Minimising smoke from braziers and fire pits
Children, the elderly and people suffering from respiratory or heart conditions are most susceptible to health impacts from smoke. Be mindful of your family’s and your neighbours’ wellbeing and follow the tips below to reduce the risk of causing smoke impacts.
Use the correct wood
Never burn treated or painted timber, plastics, rubbish, rubber, paints, fabrics, petrol, oils, solvents, rags or driftwood as they will release toxic chemicals that are dangerous to your family and neighbours.
- Only ever burn dry, well-seasoned wood. The dryness of firewood makes a significant difference to the amount of smoke emitted from a fire. Damp or green wood that has been freshly cut off the tree causes excessive smoke and doesn’t generate as much heat. Wood needs to be dried for upwards of 8 months
- commercially bought firewood may not be properly seasoned and may need further drying out at home. You can usually tell seasoned wood by looking at the ends of cut sections. Dried wood will have large cracks running across the grain. When you hit two pieces of dry wood together, there should be a loud, hollow cracking sound. A dull, muffled sound indicates that the wood is damp
- buy split timber, preferably without bark. Split timber has a greater surface area that allows the wood to dry out and become seasoned more quickly. Split wood should not be thicker than 15 centimetres
- softwoods are easier to ignite, burn faster and produce less coal. They are best used for starting the fire
- hardwoods are harder to ignite, burn at slower rates and produce better coals. As hardwood takes a longer time to ignite, it can lead to higher smoke emissions on lighting or refuelling. Use hardwoods after achieving a good, hot fire with kindling and smaller wood pieces
- avoid burning camphor wood or other highly scented woods that could cause odour
- burn only 100% untreated wood. Burning of CCA-treated wood releases arsenic into the air, your home and into the ash which, if inhaled, is dangerous. Any wood product with a coating, such as melamine or formica, painted, stained or varnished wood, MDF, custom wood, chipboard or plywood which has glue and bindings, are also dangerous to burn
- refrain from burning leaves and green or damp wood (note - it is illegal to collect driftwood or firewood from a Council park, natural area or waterway under Council's Public Land and Council Assets Local Law 2014)
- always put the fire out with water. Do not cover with sand or dirt or let the fire burn out overnight.
Store your wood correctly
To avoid smoke, be sure to keep your firewood dry.
- Buy your wood well in advance, remove the packaging and store it correctly to ensure it dries out
- split the wood into pieces of about 15cm in width before stacking in a heap
- wood is best stored in an undercover area on pallets or raised on blocks, not on the ground or the wood will absorb moisture and increase the amount of smoke when burnt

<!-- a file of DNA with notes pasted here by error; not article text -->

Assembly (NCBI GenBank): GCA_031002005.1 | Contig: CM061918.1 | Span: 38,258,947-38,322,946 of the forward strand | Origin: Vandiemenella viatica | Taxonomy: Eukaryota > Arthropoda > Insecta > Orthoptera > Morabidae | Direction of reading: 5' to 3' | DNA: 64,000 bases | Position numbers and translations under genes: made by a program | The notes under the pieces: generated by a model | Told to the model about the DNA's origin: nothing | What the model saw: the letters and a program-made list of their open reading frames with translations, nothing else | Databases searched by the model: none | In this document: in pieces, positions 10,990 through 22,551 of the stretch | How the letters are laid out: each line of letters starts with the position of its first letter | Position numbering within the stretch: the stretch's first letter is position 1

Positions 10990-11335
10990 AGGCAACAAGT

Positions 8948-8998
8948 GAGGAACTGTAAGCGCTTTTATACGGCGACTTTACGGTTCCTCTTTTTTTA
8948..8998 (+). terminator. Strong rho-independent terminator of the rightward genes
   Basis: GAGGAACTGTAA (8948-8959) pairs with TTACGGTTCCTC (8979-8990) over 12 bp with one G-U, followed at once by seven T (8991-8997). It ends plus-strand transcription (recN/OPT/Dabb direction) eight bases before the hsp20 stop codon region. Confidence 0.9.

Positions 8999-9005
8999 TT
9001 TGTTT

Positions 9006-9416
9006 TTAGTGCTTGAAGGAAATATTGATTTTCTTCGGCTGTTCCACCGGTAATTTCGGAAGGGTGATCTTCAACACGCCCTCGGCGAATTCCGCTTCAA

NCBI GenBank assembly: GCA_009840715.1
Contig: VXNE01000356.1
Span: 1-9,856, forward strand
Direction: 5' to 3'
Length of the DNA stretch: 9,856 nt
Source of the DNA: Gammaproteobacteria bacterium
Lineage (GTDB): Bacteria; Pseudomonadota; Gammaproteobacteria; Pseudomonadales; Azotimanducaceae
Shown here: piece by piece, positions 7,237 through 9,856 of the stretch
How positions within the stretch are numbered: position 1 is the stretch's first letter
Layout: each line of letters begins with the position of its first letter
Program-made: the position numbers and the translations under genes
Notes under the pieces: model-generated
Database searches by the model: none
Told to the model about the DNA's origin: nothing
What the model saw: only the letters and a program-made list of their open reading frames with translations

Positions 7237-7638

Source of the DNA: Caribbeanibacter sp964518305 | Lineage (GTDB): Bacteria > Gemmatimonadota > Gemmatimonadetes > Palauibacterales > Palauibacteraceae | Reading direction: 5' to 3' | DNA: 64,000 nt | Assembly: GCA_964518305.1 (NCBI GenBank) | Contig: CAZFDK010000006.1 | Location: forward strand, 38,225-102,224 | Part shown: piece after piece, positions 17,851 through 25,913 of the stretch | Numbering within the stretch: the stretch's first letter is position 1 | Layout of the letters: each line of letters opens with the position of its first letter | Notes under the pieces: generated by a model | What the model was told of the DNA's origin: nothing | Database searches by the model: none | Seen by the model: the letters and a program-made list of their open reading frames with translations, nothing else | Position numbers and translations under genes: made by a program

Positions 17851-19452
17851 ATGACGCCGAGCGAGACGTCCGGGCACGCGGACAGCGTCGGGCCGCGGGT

- stacking the wood loosely, or in a crisscrossed manner, will allow air to circulate through the wood heap. A narrow heap, less than 50cm, will also assist in air movement
- do not cover the wood heap with a tarp as this will trap moisture and prevent air circulation
- you may wish to purchase a moisture meter to be confident of the dryness of your wood.
Lighting and maintaining the fire
Smoke comes from a fire that is not burning hot enough.
- First of all, check if your brazier or firepit will allow enough air to the fire. There should be holes around the sides and bottom of the container to draw air through the fire and help avoid smoke
- build the fire using small kindling wood, loosely crumpled paper and/or firelighters
- create a pyramid of kindling in a way that allows air to circulate around the fire. You can expect some smoke when you first start, but it should not last longer than 20 minutes
- Never use petrol, oil or kerosene to help light the fire. This could cause an explosion.
- Once the fire has started, gradually increase the size of the wood you add, until the fire is fully established. Start with soft woods and progress to hardwood when the fire is well established.
- once a hot bed of coals has formed you can add larger pieces of dry, clean, seasoned wood
- do not smother the fire by adding logs that are too large, no more than about two to four kilograms
- a good fire will be hot and aerated with coals and flames glowing brightly. Dark, smouldering wood and a lot of smoke are signs of poor and incomplete burning and insufficient airflow.
Check and monitor the amount and direction of smoke
You are responsible for ensuring that the smoke does not affect others in the community. Monitor the amount of smoke coming from your fire to ensure it is not causing a smoke impact.
From time to time stand back and check if there is smoke from your fire and where your smoke is going. Wind, fog, trees and buildings will all affect where the smoke goes. Sometimes on winter evenings, atmospheric conditions will trap smoke low to the ground over the whole neighbourhood.
If you can see that this is happening, or if your smoke is going towards your neighbours’ houses, please be courteous and put the fire out.
Sometimes it may not be possible to avoid smoke impacts entirely if neighbours are very close by. In this case, the use of 'smokeless' fuels such as charcoal, gas or ethanol may be a good solution.
Never leave your fire unattended. Actively supervise children around fires.
If anyone is burned, run the affected area under cool running water for 20 minutes and call 000.